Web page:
CP Daily: Wednesday January 27, 2021

Published 03:02 on January 28, 2021  /  Last updated at 03:02 on January 28, 2021  /  International, Newsletter  /  No Comments

A daily summary of our news plus bite-sized updates from around the world.

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TOP STORY

Voluntary carbon market taskforce report targets quality, standardisation

High-integrity offsets and standardised over-the-counter contracts should factor into efforts to scale up the voluntary carbon market (VCM), according to a roadmap published Wednesday by UN climate finance envoy Mark Carney’s private-sector taskforce.

AMERICAS

Biden issues raft of executive orders to signal new US climate agenda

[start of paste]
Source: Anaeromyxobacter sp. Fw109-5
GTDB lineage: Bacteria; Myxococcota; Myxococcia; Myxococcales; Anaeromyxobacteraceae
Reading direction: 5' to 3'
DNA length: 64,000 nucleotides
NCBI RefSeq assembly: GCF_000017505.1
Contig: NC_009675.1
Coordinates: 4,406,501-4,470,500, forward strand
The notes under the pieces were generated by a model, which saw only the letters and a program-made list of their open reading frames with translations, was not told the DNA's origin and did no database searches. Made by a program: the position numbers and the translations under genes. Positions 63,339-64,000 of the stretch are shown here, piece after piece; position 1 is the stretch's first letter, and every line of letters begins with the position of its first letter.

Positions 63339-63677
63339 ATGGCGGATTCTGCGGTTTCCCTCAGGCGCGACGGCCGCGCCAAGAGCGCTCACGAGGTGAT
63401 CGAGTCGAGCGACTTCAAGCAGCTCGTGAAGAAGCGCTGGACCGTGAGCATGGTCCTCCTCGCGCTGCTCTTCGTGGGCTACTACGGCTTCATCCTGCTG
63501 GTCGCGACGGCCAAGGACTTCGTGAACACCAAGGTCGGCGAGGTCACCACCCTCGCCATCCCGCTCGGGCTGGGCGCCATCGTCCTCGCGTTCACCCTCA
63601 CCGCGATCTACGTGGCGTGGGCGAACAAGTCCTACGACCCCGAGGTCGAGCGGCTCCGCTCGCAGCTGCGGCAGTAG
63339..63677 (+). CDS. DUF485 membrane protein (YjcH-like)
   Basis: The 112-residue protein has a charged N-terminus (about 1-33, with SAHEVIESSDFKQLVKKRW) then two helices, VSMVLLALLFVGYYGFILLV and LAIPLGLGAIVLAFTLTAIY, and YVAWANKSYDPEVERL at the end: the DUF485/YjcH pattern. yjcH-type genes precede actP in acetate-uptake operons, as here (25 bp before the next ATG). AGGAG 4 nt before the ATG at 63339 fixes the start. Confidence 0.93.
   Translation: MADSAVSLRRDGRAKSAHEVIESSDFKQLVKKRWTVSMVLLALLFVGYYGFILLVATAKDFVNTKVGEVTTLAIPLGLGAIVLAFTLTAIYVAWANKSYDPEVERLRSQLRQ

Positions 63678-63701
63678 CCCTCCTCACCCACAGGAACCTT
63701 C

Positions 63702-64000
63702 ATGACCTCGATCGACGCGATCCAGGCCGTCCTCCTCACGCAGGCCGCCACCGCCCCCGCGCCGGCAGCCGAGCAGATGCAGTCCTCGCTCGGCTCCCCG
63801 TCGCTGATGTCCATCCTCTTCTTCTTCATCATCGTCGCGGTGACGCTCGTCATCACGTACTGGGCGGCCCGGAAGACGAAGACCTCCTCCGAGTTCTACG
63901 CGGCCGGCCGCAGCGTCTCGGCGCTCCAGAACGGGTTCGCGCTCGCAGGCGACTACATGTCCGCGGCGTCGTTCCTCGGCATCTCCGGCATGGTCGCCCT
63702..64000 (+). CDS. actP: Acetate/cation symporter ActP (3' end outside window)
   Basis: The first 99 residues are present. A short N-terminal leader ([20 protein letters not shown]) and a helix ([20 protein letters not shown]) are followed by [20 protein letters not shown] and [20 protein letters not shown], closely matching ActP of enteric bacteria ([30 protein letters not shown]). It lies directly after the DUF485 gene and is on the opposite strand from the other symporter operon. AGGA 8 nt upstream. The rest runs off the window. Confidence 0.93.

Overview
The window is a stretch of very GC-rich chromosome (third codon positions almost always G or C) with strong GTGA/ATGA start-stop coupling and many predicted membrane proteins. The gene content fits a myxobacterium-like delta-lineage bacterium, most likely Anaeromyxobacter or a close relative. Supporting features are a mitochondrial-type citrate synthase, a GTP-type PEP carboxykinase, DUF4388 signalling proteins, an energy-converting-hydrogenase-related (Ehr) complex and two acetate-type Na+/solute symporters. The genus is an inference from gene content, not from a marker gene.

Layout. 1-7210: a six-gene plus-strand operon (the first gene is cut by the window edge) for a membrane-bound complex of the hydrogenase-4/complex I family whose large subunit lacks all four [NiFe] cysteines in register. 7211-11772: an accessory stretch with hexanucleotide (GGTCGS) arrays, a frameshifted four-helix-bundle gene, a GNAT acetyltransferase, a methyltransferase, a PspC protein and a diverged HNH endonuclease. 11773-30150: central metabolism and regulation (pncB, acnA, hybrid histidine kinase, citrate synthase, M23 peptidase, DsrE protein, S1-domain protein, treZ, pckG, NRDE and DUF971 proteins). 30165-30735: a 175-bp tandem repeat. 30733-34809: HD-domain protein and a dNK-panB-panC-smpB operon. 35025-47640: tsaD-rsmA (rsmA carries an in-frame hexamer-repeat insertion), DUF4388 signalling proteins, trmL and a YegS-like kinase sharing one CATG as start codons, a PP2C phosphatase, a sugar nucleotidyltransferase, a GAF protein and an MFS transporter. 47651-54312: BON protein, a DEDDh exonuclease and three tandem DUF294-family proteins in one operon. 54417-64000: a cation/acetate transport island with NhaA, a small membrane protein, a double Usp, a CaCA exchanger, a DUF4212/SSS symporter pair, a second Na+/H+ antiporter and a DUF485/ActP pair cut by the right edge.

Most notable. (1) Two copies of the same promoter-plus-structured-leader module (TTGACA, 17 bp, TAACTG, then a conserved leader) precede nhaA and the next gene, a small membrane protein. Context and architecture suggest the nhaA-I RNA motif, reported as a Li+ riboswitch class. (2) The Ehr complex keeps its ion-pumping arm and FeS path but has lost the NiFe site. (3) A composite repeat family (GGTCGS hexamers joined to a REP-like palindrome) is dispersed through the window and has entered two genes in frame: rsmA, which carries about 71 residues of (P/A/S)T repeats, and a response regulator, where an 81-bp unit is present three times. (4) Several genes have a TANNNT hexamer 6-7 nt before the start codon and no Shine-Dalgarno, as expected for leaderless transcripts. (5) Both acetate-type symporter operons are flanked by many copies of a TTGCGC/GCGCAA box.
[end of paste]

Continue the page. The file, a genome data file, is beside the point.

US President Joe Biden (D) issued a suite of climate-related executive orders on Wednesday including directing a speedy revision of the nation’s Paris Agreement NDC this spring, an effort to jump start his environmental agenda amid a closely divided Congress.

California adds to DEBs supply as nearly 1 mln new credits issued

California minted just shy of 1 million new compliance offsets during its second issuance of the year, with an Oregon-based forestry project earning additional credits tagged as providing direct environmental benefits to the state (DEBs), according to data published by state regulator ARB on Wednesday.

Nova Scotia GHGs exceed cap in first year of carbon market, as 2021 auction dates published

Emissions output under Nova Scotia’s cap-and-trade programme in 2019 slightly overshot the initial allowance budget, while the provincial environment ministry on Wednesday set the auction dates and floor price for the scheme’s two permit sales this year.